SELF-INTERVIEW IV WRITING “NIGHT THOUGHTS” (night thoughts: 70 dreams & notes from an analysis was published last month by Knopf.) I’ve always told myself that, as a poet, I’m only waiting and listening. However, making night thoughts wasn’t like that. I did a long analysis, studying my dreams--it lasted ten years. The dreamwork, the practice of free-associating from dreams, fascinated me. It was both anguishing and liberating. Urged by an agent, I set out to write a book about the experience. I studied my notebooks and journals; I selected the important dreams; I began to write. I planned to describe the dreams and then explicate the process of using them to uncover and understand lost and troubling experiences. The agent wanted me to write the book differently: it should be about my life in New York, my life as a single blond poet suffering over love in artsy downtown New York, while in psychoanalysis. A memoir of a sexy life in New York--but my life, despite all the cocktail parties and art openings, was not all that action-packed or sexy. I tried alternating discussions of the analytic sessions with accounts of meeting my boyfriend; it didn’t work. Finally the agent and I couldn’t agree, and I gave up. Almost a year passed. One afternoon I sat down aimlessly and began to write out the dreams as poems. This was not a decision; it was an impulse without forethought. Once I had begun, my mind rifled through all the dreams I had chosen and pondered for the prose book; I made a list of them and tackled them one by one. This was not like writing on request or choosing a topic; here was something that was burbling or burning inside me, longing for expression (I don’t know which it is, water or fire). These were narrative poems, narrating a story I already knew; I hadn’t done this before. I didn’t cry or laugh as I wrote them. I was skeptical of this working method but carried on. I thought at first that the poems were too formulaic; I believe I thought this because I knew the narrative of the dreams before I began to write the poems. And yet, the narrative of a dream by nature is lyrical, surreal, hopping over space and constraints. I began to see that often, writing the poem as a dream, I was working out its meaning. I had understood the dream--from my free associations of years before. But here was a new level of meaning that contained a surprise. So the poem was a further free association from the matter of the dream. Many of these sprang fully formed; others I had to try again and again until I got the right tone and angle. I couldn’t leave out a dream because the poem didn’t work; I needed it for the evolution of the story, so I had to try. Trying and not trying at the same time is a curious exercise. More than... Continue reading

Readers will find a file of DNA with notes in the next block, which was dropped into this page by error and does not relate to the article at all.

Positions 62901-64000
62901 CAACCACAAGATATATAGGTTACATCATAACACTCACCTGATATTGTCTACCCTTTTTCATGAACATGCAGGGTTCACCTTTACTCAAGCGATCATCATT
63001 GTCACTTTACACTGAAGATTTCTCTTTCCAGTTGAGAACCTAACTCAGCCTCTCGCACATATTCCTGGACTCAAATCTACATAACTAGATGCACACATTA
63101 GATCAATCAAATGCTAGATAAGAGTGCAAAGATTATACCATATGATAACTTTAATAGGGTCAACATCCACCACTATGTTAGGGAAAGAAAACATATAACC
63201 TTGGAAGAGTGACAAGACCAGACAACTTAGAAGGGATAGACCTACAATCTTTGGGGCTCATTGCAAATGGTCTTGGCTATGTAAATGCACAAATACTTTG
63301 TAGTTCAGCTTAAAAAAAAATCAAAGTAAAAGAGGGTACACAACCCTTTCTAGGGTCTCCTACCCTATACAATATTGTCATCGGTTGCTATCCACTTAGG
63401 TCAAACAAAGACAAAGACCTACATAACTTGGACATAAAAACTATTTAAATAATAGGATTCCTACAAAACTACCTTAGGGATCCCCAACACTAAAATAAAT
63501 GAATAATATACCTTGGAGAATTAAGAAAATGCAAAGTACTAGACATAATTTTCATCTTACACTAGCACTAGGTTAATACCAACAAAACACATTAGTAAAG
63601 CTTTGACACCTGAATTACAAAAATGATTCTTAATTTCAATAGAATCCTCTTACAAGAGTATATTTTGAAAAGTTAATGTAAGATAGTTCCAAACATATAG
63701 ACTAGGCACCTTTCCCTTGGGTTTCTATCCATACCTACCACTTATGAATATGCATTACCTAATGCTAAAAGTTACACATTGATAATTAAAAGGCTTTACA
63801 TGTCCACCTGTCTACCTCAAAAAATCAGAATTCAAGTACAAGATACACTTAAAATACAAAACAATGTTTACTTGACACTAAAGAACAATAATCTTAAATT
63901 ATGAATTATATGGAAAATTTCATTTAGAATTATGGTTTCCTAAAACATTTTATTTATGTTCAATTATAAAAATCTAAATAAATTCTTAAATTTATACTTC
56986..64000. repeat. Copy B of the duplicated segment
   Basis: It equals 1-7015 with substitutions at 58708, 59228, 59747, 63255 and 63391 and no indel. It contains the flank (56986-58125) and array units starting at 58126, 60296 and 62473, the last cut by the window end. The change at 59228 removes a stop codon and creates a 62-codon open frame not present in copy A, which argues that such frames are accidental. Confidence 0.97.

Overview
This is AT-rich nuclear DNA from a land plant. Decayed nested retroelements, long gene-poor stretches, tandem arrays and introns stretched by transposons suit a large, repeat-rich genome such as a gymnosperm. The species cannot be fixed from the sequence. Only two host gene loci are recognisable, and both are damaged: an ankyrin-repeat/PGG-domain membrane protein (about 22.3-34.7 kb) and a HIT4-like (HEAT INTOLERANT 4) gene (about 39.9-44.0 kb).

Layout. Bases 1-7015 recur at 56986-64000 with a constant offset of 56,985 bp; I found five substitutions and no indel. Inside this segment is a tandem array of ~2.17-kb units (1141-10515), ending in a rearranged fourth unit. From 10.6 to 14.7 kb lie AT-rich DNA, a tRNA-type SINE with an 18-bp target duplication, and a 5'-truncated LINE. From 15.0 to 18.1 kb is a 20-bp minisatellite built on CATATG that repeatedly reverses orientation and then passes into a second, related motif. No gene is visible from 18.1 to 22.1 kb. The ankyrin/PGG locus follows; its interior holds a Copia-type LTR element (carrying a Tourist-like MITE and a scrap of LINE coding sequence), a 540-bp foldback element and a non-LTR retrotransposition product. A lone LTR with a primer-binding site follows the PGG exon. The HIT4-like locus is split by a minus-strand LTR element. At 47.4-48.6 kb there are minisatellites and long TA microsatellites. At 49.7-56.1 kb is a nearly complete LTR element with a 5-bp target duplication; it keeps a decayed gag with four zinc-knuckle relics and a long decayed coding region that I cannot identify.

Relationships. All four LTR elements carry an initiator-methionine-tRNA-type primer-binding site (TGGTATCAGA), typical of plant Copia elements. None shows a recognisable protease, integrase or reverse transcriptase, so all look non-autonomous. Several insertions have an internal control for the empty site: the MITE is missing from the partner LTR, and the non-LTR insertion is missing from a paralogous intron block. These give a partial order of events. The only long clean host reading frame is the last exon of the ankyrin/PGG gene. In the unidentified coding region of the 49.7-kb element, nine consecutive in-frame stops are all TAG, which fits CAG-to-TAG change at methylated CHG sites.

Posted Feb 14, 2013 at The Best American Poetry